Introduction to Music for 18 Musicians
Composed by Steve Reich from 1974 to 1976
World premiere April 24, 1976 at The Town Hall in New York City
Steve Reich's original notes provide a good introduction to the piece. They tend to be repeated still on most performance programmes and are available on the Boosey and Hawkes website here.
Q: What's so special about this one piece, isn't it the same as all other pieces by Steve Reich?
No it isn’t. Music for 18 Musicians is special. You can trace its development through some of Steve Reich's earlier pieces and find glimpses of it in his subsequent pieces, however it is unique.
Whether it be a 3-minute pop song or a long symphonic piece of classical music, every composition creates an atmosphere or a statement that is unique in some way. Most music fits well into one or more well-known existing genre's. Much music, even if great music, rarely attempts to fashion a new mould. What makes Music for 18 Musicians so special is that it is so unique. To many fans it is a wonderfully joyous piece of music. A great way to spend an hour and lose yourself in the process of the piece as it unfolds. I like novelist Kim Echlin's description "it lasts about an hour... and you feel surprised, as if suddenly waking from a brief dream, when it is over."
What makes it even more amazing is that it is so mechanically structured. You wouldn't expect something so pre-ordained in structure and format to become such an emotional blockbuster. Steve Reich’s own description of the piece which is used with most of the recordings can make it appear potentially dull. Yet when speaking to other people who love the piece it appears to hit unexpected emotional highs. For me this is the complete opposite of someone like Stockhausen, whoes descriptions on the back of the records always sounded staggeringly fascinating, but musically were often so disappointing, even depressing.
When Music for 18 Musicians fills the air it lifts the soul and makes the world a better place. Thanks Steve Reich for creating this wonderful music which I am sure will still be playing in 500 years' time.
Q:What are the 18 Musicians building blocks?
Constant Hypnotic Pulse : This is the life blood of the piece. From the opening "chomp chomp" of the marimbas to the closing "screech screech" of the violin, the piece has a consistent pulse running all the way through it. Very early on you are aware that this pulsing will not relent whatsoever during the piece, it will not alter its tempo nor will it pause. It is held mainly by the marimbas, which start the piece off, however is taken up by the pianos and most noticeably by the maracas.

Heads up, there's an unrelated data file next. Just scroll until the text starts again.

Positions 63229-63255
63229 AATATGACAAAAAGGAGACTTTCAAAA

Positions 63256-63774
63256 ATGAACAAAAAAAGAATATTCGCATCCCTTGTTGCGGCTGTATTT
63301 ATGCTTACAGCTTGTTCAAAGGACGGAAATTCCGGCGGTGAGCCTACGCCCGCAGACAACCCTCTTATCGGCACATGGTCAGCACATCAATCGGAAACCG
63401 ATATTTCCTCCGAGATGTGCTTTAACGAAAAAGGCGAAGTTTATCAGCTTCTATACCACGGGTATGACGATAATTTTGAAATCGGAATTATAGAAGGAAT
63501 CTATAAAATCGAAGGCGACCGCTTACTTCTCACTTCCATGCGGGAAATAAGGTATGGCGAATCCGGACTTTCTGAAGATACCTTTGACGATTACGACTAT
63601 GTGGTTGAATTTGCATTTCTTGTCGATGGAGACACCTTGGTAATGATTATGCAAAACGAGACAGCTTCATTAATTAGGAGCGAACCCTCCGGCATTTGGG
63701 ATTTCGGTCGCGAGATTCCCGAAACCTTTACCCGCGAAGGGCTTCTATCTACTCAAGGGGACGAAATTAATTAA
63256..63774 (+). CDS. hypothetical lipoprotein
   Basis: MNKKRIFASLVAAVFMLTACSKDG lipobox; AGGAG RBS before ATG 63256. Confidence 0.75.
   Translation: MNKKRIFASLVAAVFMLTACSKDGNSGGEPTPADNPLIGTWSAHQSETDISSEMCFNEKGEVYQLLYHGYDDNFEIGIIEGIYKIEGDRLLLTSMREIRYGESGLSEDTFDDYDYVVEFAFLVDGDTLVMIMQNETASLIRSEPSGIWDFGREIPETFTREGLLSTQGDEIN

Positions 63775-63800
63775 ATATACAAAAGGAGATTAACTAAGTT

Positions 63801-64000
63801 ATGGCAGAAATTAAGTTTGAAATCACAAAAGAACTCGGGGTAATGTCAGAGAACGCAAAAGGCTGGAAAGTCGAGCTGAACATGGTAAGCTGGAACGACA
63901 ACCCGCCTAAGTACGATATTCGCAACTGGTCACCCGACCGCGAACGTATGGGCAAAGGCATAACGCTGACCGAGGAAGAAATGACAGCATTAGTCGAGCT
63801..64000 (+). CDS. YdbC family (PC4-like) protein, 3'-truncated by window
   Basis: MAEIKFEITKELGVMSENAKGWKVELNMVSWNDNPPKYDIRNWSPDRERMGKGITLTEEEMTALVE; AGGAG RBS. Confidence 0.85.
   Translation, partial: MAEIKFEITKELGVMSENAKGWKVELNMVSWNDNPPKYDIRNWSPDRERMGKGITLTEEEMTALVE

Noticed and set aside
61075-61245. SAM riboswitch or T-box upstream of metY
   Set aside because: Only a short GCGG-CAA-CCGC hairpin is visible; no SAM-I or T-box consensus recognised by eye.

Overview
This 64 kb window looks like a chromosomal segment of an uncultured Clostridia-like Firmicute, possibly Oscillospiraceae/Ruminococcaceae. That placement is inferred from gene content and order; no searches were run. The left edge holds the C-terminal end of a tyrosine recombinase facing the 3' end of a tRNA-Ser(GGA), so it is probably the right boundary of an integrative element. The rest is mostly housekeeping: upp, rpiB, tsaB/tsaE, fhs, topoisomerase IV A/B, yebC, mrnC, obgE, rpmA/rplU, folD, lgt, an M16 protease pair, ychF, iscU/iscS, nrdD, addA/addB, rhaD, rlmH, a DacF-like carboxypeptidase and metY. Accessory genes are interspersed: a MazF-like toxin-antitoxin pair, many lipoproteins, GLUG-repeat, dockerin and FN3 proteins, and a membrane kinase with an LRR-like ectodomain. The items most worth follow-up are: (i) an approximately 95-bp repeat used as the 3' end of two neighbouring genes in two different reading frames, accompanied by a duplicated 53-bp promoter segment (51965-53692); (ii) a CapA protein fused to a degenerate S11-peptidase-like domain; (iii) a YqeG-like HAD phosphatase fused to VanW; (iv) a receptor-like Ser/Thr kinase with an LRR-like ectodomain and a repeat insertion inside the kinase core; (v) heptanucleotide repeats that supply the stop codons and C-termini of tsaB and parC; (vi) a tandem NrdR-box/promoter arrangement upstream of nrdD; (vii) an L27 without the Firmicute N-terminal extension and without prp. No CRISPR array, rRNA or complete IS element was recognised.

Human Breath Pulses : at intervals the woodwind players play a pulsing note as long as they can comfortably hold it, in a softer- louder - softer arc. They appear in the piece constantly during the opening, closing and mainly the middle elongated part of each section. They sound a bit like warm but authoritarian waves guiding the piece along. The two stringed instruments mimic this breathing effect along with the woodwind.
11 chords : these chords are highlighted at the beginning and end of the piece - the sections called "pulses". The resulting 11 sections use these chords as their "base" from which the section emanates from. To hear the chords played in isolation I suggest you use this youtube video (thanks to Jeff Heller)
11 Sections based around one chord per section: The resulting 11 sections use the opening 11 chords as their "base" from which the section emanates from.
The Conducting process : rather than use a traditional conductor Steve Reich opted for audible and visual prompts which come mostly from the vibraphone (or as he calls it metallophone, which is a vibraphone which is switched off) and the bass clarinet, but also other musicians as the piece progresses. Of course not only does this aid the players but also instructs the listener of the next stage of the music which is to come. Whenever you hear the vibraphone you know something is going to happen.
ABCDCBA structure for the sections: although each section has a repeating pattern which runs through it, the background chord sequence changes and elongates, usually doubling in length until coming to its maximum length and then (on the vibraphones queue) becoming shorter again. The effect is mesmerising as the chord sequences nature changes the way in which you hear the repeating pattern, so although the same pattern is being played it sounds different because of the emphasis of the chords.
Building up musical phrases : a phrase which starts with a short couple of notes will gradually build up into a longer more complex rhythmic and melodic phrase. Once you know the piece you tend to anticipate the "next " stage before it happens, which adds to the fun as the phrase is indeed in the mix of the other instruments somewhere, even if not played by the same instrumentalist all the time. Also the start of the musical bar line can become somewhat confused from a rhythmic point of view.
It is long!: One whole hour. It isn’t the longest piece Steve Reich had composed up to this point as Drumming can be longer. An hour seems like a long time to listen to one piece of music, especially one that on the face of it comes from the "minimalist" tradition, yet it is perfect in length. I have never spent such a finer or quicker hour than that spent listening to this music.